After a break and networking time, it was Wil Reynolds’ turn to speak.  His presentation focussed on the incorrect interpretations of Google algorithms by SEOs quoting jargon such as “link velocity”, “sitewide links”etc..
While we think that Google penalise certain on-page factors, the reality is that those penalised have often done some tactical link building to rank better in an easy way.
A great tip is to avoid “easy linking opportunities” as these will be performed by spammy users to rank for irrelevant sites. Therefore they will be targeted by Google. By looking at the list of subsequent small Panda updates, it is clear that Google’s intention is to provide relevant results to the users, and to fight those who do not have the right to be on the first page.

In keeping with the last 2 years, Heather Healy’s talk on Social Search, including a case study on the Batman infographic for Moneysupermarket, got the audience really excited.

The main thought I took away from this session is how social media should support the distribution of internal content. It should reach out to influencers in partnership with other sites, in order to build natural links and social shares.

Next up is Mat Claydon from Mixcloud, speaking about how he is driving traffic growth by carefully analysing  user behaviour, and engaging them accordingly via social and email. User engagement , user types and how social media can help customer retention are the main topics. Can we still talk about SEO or do we need to focus on inbound marketing techniques in a holistic way?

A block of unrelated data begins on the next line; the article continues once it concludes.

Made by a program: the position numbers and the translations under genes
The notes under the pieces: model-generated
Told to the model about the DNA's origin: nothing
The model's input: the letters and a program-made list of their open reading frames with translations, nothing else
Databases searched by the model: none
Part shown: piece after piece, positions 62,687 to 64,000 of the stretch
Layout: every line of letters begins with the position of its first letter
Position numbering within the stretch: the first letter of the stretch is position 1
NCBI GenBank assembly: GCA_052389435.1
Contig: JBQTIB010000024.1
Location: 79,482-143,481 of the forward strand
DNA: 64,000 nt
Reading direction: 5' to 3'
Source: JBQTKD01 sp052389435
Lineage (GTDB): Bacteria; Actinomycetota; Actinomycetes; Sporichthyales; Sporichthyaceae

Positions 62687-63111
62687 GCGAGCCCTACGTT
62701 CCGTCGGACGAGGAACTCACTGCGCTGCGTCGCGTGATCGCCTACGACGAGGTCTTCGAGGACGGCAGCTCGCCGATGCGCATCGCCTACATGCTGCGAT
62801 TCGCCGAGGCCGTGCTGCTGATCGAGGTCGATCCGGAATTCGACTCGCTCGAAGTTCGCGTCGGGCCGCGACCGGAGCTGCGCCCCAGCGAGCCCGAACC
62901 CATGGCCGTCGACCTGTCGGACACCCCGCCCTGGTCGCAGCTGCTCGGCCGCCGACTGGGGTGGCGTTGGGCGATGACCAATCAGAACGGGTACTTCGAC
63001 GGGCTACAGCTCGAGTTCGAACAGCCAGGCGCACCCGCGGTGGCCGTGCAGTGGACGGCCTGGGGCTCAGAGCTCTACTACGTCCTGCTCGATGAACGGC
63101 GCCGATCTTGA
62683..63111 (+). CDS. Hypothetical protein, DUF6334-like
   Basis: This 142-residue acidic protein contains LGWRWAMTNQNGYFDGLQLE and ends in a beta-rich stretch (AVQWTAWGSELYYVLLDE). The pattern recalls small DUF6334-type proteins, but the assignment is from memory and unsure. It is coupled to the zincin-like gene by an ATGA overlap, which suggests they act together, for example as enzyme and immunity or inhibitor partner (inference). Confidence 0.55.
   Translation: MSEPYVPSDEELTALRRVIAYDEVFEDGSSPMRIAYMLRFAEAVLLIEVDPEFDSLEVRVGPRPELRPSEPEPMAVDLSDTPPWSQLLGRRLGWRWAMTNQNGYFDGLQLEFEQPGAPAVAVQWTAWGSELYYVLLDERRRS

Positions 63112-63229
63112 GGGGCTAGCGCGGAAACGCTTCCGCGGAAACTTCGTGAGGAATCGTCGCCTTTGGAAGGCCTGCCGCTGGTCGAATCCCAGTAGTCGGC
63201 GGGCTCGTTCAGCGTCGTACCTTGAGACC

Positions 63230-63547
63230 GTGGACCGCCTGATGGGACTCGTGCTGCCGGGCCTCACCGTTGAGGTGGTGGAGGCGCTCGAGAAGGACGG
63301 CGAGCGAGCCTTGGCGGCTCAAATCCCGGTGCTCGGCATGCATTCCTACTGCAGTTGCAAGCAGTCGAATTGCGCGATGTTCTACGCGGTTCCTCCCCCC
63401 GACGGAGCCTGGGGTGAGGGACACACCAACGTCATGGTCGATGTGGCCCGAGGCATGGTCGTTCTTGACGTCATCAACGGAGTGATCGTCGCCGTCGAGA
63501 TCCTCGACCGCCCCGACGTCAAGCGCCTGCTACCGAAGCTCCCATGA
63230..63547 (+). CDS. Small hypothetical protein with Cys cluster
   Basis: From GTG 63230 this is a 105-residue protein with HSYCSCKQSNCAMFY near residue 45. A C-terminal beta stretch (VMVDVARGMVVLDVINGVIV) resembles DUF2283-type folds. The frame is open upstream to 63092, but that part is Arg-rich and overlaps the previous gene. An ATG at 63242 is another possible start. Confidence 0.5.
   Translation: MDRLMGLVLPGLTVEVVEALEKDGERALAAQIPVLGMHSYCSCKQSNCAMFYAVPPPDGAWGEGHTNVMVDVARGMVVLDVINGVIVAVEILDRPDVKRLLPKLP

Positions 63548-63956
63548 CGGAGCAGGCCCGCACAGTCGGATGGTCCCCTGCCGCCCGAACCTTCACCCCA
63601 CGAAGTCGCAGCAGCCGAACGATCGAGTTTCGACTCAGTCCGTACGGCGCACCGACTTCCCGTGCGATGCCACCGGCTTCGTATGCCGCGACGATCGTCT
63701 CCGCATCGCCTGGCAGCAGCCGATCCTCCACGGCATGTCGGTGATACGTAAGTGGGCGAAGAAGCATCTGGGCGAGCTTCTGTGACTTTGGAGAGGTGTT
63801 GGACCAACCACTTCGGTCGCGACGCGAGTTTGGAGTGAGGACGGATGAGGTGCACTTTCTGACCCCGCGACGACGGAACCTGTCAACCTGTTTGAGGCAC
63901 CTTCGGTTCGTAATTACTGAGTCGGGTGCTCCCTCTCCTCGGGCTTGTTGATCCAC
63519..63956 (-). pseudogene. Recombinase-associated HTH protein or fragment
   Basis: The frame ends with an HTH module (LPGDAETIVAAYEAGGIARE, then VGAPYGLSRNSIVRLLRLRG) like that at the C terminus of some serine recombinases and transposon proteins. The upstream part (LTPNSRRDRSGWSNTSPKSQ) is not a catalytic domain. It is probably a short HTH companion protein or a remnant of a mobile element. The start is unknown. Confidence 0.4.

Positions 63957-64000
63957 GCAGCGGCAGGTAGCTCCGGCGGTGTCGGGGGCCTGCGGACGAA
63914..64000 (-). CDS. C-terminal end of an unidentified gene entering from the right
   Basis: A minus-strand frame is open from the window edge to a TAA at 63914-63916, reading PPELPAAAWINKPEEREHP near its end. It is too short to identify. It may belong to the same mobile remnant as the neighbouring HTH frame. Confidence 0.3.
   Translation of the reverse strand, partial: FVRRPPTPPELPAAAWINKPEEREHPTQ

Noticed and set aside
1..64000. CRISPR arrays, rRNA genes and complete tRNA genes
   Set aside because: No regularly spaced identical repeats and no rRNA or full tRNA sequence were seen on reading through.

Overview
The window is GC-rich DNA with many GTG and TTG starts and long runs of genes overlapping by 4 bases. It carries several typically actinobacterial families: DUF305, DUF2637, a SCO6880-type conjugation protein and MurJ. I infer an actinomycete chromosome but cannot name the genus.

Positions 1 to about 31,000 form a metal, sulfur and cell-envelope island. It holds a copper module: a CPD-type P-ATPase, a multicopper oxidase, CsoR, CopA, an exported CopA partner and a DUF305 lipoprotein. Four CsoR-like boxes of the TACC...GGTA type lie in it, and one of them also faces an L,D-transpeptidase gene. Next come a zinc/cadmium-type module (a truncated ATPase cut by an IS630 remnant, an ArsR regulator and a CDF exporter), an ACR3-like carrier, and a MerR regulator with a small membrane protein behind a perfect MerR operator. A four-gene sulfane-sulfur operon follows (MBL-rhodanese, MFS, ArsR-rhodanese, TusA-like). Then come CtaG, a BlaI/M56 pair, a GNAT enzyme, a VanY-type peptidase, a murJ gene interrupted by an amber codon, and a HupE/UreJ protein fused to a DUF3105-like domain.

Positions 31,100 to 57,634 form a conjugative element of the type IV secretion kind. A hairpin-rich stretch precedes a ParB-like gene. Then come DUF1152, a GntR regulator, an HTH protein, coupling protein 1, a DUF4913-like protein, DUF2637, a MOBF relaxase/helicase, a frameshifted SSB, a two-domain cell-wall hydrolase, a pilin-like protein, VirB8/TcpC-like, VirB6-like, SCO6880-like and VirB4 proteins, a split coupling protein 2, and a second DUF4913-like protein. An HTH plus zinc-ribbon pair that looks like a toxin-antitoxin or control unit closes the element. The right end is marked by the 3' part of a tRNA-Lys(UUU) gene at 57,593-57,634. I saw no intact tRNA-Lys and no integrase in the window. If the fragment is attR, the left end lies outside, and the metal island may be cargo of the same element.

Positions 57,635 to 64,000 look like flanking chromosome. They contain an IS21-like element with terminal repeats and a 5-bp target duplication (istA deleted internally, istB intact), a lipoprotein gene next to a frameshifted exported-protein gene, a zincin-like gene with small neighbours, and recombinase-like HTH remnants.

The final talk is from Will Critchlow & Rand Fishkin and is entitled “Head to Head – Inbound Marketing on a Shoestring Budget”.

Nowadays, there is more value in thinking up good ideas for marketing campaigns, rather than having a big budget. It is clear that SEO needs to be understood by clients in order to achieve this.  Some examples: a collaboration between the Dortmunt orchestra and Dairy Farms, and The Rainforest Alliance and a coffee company producing fair trade or ethical products.

In Will Critchlow’s opinion, relationships are becoming an important factor in improving  internet businesses.  By the use of internal assets, crowdsourcing and community engagement, a business can better promote themselves online. In addition, the giving away of free products can help them gain visibility, and if a brand can be seen as courageous by the public, then they will gain positive media attention.

The session by Rand Fishkin is based the on the SEOmoz community best practices.  Everything he said convinced me that in order to reach top positions we should forget tactics and embrace branding, social and PR strategies. Top ranking sites have tons of links from authority sites (for example BBC, the Telegraph), which can’t be achieved through traditional link building techniques.

In summary, I had a great time at the Search Love event.  They offered the industry a clear insight on the future of SEO and online marketing.  SEO is going back to its marketing roots, and online marketing as a whole needs to become more integrated in order to achieve its business goals.  Maybe next year it should be called ‘Inbound Love’.